Questions about the “investment.”
I have always been interested in how language (choice of words) influences our thinking. As the Retrospective indicates, the infusion of instructional technology (IT) in schools across the United States in recent years has been described as an “investment.”
John Dewey (1966) stated that education is a function of the society. The language we use to address education as a social phenomenon seems to be reflective of that statement. “Investment,” to follow the business phraseology, implies private interest for a private profit. It also implies that private interest in education is somewhat more important than public good. For example, “what recommendations have been made to support and sustain investment” (p. 7) is a question concerning protection of the enterprise, rather than public interest.
“Investment” also implies that in case of a poor “return on investment,” the action of “investing” can be undone leaving educators with … what? Why this, specific IT “investment’ and not others? Do other administrative entities of our public society such as government and military ask similar questions?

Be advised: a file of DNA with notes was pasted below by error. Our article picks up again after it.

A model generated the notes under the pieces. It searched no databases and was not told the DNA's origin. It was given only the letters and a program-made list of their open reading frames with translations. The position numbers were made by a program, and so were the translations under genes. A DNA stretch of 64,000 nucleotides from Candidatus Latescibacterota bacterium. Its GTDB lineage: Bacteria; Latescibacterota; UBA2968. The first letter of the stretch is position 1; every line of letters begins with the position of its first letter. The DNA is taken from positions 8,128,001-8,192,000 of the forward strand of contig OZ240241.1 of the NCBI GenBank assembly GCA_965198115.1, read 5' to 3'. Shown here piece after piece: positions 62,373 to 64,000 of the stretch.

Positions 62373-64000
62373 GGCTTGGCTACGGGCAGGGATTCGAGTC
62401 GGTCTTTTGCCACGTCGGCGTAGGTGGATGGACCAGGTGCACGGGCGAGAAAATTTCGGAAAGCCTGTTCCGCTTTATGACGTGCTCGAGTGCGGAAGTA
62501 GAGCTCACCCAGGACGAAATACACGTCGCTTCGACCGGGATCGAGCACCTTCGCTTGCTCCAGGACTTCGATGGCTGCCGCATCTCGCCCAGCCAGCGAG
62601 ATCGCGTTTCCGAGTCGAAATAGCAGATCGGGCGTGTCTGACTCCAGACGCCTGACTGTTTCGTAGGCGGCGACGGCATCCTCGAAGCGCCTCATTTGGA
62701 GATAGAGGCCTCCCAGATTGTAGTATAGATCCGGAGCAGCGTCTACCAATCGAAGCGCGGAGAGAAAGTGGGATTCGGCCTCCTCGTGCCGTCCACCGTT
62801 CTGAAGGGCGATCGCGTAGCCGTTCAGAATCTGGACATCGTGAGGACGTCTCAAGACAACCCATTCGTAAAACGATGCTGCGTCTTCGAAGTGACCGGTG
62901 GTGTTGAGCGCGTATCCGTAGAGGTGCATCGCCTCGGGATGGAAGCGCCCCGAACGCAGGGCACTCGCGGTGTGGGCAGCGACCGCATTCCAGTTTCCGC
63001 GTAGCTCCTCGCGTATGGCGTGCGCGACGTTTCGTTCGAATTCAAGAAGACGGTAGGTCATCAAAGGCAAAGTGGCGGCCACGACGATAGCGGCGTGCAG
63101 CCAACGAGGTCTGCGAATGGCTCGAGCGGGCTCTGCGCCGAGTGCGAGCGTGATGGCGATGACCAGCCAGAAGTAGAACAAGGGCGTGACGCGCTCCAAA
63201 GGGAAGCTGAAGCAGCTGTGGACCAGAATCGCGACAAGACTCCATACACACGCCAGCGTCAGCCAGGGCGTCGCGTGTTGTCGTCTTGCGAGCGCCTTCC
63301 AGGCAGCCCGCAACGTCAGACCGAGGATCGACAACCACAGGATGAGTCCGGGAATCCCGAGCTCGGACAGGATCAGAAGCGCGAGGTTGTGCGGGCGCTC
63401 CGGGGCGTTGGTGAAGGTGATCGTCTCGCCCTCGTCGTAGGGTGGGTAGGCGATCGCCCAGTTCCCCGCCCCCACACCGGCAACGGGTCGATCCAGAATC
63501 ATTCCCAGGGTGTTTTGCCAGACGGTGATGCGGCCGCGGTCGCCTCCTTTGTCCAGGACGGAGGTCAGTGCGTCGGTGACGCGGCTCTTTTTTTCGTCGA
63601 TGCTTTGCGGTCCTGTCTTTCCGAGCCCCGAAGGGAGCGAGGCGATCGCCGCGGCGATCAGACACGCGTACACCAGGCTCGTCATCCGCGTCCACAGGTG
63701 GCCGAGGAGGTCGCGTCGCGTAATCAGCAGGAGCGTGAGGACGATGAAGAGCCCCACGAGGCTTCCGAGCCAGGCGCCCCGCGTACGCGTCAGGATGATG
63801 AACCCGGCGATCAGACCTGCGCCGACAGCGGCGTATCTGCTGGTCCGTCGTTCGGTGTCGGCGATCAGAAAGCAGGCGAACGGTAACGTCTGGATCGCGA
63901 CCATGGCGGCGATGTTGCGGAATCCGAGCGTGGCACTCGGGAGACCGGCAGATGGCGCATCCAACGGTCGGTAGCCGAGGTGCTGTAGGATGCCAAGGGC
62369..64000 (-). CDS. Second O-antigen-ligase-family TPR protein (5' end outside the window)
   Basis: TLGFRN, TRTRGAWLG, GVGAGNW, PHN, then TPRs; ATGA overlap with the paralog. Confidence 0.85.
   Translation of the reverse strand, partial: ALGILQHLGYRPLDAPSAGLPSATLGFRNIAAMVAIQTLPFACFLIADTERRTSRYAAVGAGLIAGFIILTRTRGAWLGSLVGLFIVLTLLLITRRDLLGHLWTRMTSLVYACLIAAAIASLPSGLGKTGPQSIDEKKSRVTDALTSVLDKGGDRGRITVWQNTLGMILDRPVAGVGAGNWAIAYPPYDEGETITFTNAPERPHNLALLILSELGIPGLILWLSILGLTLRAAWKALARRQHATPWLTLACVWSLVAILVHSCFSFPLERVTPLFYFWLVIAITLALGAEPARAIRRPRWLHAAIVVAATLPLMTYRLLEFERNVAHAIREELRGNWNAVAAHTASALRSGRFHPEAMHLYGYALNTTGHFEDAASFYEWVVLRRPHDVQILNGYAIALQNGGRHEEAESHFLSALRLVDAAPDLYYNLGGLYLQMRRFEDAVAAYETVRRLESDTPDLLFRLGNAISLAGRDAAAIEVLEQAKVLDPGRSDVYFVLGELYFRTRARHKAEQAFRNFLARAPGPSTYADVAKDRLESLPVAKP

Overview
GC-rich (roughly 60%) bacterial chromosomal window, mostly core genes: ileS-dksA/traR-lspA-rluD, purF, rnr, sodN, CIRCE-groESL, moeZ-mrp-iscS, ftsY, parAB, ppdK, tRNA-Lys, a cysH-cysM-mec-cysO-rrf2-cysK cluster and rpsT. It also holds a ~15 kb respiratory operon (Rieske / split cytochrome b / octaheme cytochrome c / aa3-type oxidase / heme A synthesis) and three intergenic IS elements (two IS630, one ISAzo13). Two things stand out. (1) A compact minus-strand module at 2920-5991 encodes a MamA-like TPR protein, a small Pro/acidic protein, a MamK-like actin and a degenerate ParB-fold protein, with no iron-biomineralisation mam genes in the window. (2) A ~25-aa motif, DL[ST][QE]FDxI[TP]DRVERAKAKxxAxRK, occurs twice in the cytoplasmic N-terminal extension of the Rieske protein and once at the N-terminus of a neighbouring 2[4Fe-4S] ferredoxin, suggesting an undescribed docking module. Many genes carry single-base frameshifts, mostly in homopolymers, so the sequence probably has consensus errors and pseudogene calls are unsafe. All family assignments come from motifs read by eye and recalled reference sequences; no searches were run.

Considering that so far, evidence pointing to improved academic achievement because of a direct IT implementation remains sketchy, (Becker, 2001; Weglinski 1998) the talk on investment in technology brings little merit, but maybe investment itself doesn’t? Are there any studies on who made money selling computer hardware and software to schools in the US? What are the international trends? Is the discussion about “investment” a smoke screen for private corporations to gain access to publicly funded schools leaving educators on a defensive?
Becker (2001) How are teachers using computers in instruction? University of Irvine, AERA Paper.
Dewey, J. (1966) Democracy and Education. Toronto: Collier-Macmillan Canada.
Wenglinski, H. (1998). Does It Compute? The Relationship Between Educational
Technology and Student Achievement in Mathematics. Princeton, NJ: ETS.